I recently had a conversation with Jeremy Roche, who is CEO at CODA, a high-end accounting software solutions vendor with more than 30 years in the business. Roche told me how his company began on the HP 3000, then moved to the DEC VAX, client/server and all the way to today where CODA recently began offering a cloud-based application built on the Force.com platform. For CODA, the cloud represents another step in the evolution of enterprise computing.

Roche says they considered a lot of ways to approach a cloud solution, including building their own data centers, before deciding upon Force.com. He says in the end, it just made sense to build on an existing infrastructure rather than building one from scratch.

Seeing a Future in the Clouds

Roche says his company has always considered the next generation of computing solutions. If it didn't he joked, his company would still be on HP 3000 computers and had been out of business long ago. That's why the company began looking at the cloud market two years ago. "We decided we wanted to be a part of it," he says. What the company saw was a delivery method that was on the uptake and one that could give them inroads into markets that traditionally couldn't afford CODA's high-end solutions.

Taking Advantage of the Existing Infrastructure

Roche's team began exploring its options including building a data center and hosting a cloud application, but they quickly saw this was not the way to go. "When we looked at metrics, the investment you would have to make to scale and provide security and up time and everything else, it is an enormous investment," Roche explains. By going with Force.com, he says, he was taking advantage of the investment that Salesforce.com had already made, which let CODA concentrate on building the cloud version of its product.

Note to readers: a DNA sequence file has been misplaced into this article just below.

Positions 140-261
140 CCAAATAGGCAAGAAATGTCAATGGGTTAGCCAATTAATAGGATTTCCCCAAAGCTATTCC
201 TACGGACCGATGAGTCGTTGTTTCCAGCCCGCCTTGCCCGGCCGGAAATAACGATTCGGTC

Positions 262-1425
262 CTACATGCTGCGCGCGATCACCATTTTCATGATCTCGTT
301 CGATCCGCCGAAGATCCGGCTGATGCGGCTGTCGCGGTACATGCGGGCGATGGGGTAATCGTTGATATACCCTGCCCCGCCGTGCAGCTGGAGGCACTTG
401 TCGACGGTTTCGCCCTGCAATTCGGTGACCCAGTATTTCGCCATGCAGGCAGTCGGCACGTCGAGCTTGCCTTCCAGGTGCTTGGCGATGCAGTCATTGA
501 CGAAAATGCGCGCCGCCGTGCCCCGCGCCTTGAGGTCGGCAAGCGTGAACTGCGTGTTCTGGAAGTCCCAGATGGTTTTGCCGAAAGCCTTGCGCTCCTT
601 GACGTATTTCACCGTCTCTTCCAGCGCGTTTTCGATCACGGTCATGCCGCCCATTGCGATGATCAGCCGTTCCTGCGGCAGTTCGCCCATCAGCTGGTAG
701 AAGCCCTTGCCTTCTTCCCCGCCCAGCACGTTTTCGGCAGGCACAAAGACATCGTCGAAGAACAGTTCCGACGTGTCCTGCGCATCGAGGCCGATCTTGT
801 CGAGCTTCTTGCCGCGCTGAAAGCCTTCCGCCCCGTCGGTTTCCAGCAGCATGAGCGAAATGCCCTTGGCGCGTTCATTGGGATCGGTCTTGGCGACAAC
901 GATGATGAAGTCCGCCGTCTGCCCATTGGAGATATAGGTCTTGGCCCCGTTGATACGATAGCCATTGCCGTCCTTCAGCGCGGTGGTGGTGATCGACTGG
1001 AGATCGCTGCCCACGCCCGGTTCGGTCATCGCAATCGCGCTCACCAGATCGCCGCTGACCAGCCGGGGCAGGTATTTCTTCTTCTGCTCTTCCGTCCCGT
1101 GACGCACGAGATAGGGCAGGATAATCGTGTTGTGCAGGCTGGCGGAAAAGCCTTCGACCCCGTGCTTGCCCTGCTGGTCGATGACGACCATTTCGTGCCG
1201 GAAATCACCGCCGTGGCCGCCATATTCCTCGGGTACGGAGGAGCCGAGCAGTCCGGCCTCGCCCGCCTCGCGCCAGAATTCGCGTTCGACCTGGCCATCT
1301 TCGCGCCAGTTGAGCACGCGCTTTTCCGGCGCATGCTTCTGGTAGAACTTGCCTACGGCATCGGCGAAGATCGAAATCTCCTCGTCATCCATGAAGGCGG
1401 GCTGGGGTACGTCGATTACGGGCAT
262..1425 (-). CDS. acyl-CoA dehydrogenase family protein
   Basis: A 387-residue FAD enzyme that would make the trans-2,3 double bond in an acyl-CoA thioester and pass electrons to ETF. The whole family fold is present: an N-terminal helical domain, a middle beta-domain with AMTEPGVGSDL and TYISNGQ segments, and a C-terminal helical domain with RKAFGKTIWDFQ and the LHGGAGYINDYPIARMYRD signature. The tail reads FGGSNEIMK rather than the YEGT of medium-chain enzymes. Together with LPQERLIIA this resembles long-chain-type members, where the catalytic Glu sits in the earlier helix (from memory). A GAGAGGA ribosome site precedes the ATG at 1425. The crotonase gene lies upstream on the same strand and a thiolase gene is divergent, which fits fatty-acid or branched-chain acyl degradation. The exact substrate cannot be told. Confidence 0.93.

"I've joined into their architecture. If I hadn't done that," he says "I would have to build my own data center." Not only would that have been expensive, then he would have faced questions about his track record keeping a data center up and running. By going with the Force.com solution, he says, he reduced the cost and the risk. With that out of the way, Roche says, his company concentrated on building a cloud version of its existing application and was able to go from conception to delivery in just a year. In fact, CODA's cloud application when live last November.

Answering Cloud Critics

Roche says that for those who say that Cloud Computing can't scale to the needs of a large organization, look no further than Salesforce.com itself or even Gmail (or other Google services). "Salesforce.com has 1.2m users on its platform. If that's not scalable show me something that is. Gmail is SaaS and how many million users are on that?" he asks. As for the recent Gmail outage, Roche says people are going to howl about it, but he suggest looking instead at the amount of time it has been down.

For Roche, it's about moving forward with new platforms, just as his company has always done as it has evolved with enterprise computing itself. Cloud computing is just another step in that evolution and he believes that businesses have to change or face being less relevant.

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